Halkidiki features in many Greek myths: Kassandra was said to be where the Giant Enceladus was buried; Athos was formed by the rock thrown towards Mt. Olympus by the Giant of the same name, while Sithonia took its name from Sithon, son of Poseidon.
The true history of Halkidiki begins in the Paleolithic era. The fossilized remains of mammoths and other extinct species found at Nikiti, Vrasta and Triglia are witnesses to a very distant past, long before the region saw human habitation. The finds at the Petralona cave indicate that men were present here more than 700,000 years ago, while a skull has been found dating back 200,000 years.
The first traces of organized human communities in Halkidiki date from around 4,000 BC; it appears that the first inhabitants of the region were Thracians and Pelasgians. In the 8th century BC a large number of new settlers arrived here from Halkida (hence the name Halkidiki) and from Eretria. By the 5th century a number of significant city states had evolved, including Aineia, Gigonos, Lipaxos, Potidaia, Sani, Mendi, Skioni, Aiyai, Neapolis, Afytis, Olynthos, Sermyli, Galipsos, Toroni, Sarti, Pyloros, Dion, Kleonai, Olofyxos, Akanthos, Stagira, Apollonia, Arnaia and Anthemous. Many of them evolved on the site of the prehistoric settlement which had preceded them. At the end of the 5th century BC, the 32 most important cities founded, under the leadership of Olynthos, a ‘federation of Chalcideans’, which was dissolved in 379 BC by the Spartans. In 348 BC Philip of Macedon incorporated the region into his kingdom. The Hellenistic period saw the founding of three major cities here: Kassandreia (315), Ouranoupolis (315) and Antigoneia (280, established in the middle of what is now Kalamaria). In 168 BC the region fell under Roman rule and a long period of decline set in as the cities came under the control of Roman merchants.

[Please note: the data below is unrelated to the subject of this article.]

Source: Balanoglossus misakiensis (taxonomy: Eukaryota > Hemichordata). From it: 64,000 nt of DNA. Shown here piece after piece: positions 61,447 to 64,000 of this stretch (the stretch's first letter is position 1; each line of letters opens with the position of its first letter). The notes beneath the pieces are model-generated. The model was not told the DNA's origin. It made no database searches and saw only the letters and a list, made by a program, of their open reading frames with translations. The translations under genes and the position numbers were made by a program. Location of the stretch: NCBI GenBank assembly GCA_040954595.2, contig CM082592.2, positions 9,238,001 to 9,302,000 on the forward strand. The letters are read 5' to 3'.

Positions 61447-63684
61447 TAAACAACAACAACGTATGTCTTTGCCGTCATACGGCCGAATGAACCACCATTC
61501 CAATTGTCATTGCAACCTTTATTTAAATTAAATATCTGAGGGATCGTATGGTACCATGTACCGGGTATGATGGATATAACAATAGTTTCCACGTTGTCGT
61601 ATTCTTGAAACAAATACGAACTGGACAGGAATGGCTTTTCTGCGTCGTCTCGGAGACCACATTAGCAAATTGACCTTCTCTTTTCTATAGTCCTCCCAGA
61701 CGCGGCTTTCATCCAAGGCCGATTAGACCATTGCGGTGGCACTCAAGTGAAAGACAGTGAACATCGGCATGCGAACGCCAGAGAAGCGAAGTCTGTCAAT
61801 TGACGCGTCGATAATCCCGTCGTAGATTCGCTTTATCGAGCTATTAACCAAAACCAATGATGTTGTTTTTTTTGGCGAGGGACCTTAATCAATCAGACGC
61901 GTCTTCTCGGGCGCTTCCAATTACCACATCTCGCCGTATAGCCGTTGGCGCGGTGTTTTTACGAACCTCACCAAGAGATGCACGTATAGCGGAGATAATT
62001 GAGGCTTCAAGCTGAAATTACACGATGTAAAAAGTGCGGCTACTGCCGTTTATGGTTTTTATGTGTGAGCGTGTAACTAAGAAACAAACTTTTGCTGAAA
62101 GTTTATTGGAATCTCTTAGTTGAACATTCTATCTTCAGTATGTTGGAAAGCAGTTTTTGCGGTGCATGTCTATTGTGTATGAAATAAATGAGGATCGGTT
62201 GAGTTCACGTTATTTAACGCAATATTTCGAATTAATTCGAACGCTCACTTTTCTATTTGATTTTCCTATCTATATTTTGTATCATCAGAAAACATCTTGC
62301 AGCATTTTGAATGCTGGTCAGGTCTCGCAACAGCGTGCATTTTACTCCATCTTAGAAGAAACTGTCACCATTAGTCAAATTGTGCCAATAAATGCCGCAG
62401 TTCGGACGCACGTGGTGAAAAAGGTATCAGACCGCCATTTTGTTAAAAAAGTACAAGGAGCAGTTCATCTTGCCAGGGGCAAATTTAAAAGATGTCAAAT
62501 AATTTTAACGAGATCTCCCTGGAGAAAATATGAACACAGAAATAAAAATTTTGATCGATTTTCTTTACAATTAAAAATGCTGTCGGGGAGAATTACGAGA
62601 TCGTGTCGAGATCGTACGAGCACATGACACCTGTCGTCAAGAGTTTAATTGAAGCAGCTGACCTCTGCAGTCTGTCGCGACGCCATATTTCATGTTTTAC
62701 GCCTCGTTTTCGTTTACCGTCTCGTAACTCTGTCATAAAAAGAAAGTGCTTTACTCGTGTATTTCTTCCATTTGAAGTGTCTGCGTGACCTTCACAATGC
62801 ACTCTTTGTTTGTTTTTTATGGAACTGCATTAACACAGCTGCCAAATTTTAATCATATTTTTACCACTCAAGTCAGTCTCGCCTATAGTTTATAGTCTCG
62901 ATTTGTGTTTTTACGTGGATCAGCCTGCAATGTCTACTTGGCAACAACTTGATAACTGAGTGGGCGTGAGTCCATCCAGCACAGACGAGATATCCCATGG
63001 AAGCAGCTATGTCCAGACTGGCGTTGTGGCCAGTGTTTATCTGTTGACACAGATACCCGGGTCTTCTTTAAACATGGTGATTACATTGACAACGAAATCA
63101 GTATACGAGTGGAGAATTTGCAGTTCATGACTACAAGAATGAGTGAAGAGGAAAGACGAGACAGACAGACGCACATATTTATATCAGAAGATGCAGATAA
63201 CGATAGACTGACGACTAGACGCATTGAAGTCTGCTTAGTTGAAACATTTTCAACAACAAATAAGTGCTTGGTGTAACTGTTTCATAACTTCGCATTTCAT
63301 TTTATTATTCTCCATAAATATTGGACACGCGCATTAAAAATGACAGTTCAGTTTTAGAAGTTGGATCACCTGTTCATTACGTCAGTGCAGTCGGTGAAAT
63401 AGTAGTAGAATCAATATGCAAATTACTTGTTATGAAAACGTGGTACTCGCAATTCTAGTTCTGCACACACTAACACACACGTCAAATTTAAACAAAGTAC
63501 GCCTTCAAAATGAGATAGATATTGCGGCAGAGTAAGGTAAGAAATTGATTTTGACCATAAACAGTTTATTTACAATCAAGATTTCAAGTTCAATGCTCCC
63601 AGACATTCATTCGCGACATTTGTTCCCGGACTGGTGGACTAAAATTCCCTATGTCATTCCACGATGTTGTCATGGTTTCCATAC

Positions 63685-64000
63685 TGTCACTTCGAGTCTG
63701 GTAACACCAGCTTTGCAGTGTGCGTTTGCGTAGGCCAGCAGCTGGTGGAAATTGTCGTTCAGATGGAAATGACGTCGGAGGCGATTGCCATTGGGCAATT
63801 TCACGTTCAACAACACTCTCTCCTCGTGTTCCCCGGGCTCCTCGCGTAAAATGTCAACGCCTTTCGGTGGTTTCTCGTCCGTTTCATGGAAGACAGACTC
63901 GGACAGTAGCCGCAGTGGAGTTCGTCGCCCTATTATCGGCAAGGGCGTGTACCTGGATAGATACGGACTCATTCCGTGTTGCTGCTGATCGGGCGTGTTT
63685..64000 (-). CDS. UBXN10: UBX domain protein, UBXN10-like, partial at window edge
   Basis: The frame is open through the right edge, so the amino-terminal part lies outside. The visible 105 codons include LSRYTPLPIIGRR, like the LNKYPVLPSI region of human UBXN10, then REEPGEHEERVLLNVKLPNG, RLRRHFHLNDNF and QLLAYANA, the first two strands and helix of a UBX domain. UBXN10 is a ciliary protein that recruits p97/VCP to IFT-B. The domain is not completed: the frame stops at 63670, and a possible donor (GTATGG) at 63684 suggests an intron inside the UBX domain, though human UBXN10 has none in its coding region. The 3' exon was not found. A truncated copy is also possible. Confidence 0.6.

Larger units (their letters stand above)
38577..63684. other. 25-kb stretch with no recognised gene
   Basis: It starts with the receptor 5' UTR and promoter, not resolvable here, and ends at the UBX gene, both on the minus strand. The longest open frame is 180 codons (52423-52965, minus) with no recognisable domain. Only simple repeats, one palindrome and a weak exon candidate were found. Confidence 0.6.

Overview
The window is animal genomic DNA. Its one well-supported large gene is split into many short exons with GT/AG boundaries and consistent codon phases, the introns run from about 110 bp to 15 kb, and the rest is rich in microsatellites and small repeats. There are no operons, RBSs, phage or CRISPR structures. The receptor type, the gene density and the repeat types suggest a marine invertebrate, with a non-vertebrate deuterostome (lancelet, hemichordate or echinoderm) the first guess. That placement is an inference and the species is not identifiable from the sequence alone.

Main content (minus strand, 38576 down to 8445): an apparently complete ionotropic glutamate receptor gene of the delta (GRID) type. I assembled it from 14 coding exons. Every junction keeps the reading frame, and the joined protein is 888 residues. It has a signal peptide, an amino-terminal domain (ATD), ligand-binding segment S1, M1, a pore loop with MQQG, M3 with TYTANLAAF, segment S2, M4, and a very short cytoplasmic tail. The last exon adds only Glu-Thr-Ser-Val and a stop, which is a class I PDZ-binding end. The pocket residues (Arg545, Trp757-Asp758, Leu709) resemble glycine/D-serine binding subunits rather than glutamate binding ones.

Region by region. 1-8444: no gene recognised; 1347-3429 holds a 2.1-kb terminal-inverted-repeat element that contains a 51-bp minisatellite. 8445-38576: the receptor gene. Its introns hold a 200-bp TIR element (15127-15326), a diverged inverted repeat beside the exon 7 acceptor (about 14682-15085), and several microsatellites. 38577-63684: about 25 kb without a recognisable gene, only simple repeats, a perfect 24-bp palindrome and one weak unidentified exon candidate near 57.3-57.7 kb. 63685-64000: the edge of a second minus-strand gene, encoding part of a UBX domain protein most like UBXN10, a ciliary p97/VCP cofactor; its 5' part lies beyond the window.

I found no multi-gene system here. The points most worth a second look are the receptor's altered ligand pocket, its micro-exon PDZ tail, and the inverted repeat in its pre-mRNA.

In 1430 the region’s people were enslaved by the Turks, and Halkidiki became a part of the sandzak or administrative district of Thessaloniki. It was divided into three areas for tax-collecting purposes: Kassandra, the area lying within the first foot, the Hasikohoria, defined as ‘all cultivable land and the livestock on it as far as the Bay of Toroni and the Thermaic Gulf’, and finally the Mademohoria, or mining villages, which we mentioned above. Mt. Athos, of course, was a separate area. By the late 18th century all parts of Halkidiki were enjoying new prosperity (increase in grain production, silkworm breeding, livestock raising) and as a result of this affluence the coastal villages found themselves the victims of pirate raids.
In May 1821, under the leadership of Emmanuel Pappas, Halkidiki joined in the general uprising against Ottoman rule known as the War of Independence. Turkish reprisals for the insurrection were terrible and the region was devastated. Over the decades the resistance movement gathered strength again and in 1854 there was another uprising under Tsiamis Karatasos.
In the early years of the 20th century Halkidiki played its part in the great Macedonian Struggle, the long battle to liberate Macedonia.
Many men from Halkidiki not only joined the various groups of Macedonian freedom fighters but actually set up their own companies to fight the Bulgarians. The long-awaited liberation finally came in October 1912, and in 1922, with the arrival of thousands of refugees from Asia Minor, a new chapter dawned in the history of Halkidiki. Twenty-seven new villages sprang into existence to house the new arrivals, and their contribution to the economic and cultural evolution of the region cannot be exaggerated.